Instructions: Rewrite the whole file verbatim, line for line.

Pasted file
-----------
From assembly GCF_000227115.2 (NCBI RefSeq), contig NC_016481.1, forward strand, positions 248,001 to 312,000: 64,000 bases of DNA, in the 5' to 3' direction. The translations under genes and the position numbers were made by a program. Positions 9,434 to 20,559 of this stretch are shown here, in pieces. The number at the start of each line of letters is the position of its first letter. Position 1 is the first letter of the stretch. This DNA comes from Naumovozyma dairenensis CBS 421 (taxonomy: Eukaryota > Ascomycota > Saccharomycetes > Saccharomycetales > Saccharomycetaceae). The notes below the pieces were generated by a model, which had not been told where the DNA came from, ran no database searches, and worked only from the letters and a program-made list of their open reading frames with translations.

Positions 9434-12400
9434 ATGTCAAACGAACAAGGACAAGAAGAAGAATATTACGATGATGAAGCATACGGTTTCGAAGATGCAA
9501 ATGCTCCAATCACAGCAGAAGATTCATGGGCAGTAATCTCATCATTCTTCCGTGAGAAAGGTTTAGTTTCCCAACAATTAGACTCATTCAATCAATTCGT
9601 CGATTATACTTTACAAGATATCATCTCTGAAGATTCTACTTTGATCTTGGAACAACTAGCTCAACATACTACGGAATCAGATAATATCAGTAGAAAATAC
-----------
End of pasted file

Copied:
From assembly GCF_000227115.2 (NCBI RefSeq), contig NC_016481.1, forward strand, positions 248,001 to 312,000: 64,000 bases of DNA, in the 5' to 3' direction. The translations under genes and the position numbers were made by a program. Positions 9,434 to 20,559 of this stretch are shown here, in pieces. The number at the start of each line of letters is the position of its first letter. Position 1 is the first letter of the stretch. This DNA comes from Naumovozyma dairenensis CBS 421 (taxonomy: Eukaryota > Ascomycota > Saccharomycetes > Saccharomycetales > Saccharomycetaceae). The notes below the pieces were generated by a model, which had not been told where the DNA came from, ran no database searches, and worked only from the letters and a program-made list of their open reading frames with translations.

Positions 9434-12400
9434 ATGTCAAACGAACAAGGACAAGAAGAAGAATATTACGATGATGAAGCATACGGTTTCGAAGATGCAA
9501 ATGCTCCAATCACAGCAGAAGATTCATGGGCAGTAATCTCATCATTCTTCCGTGAGAAAGGTTTAGTTTCCCAACAATTAGACTCATTCAATCAATTCGT
9601 CGATTATACTTTACAAGATATCATCTCTGAAGATTCTACTTTGATCTTGGAACAACTAGCTCAACATACTACGGAATCAGATAATATCAGTAGAAAATAC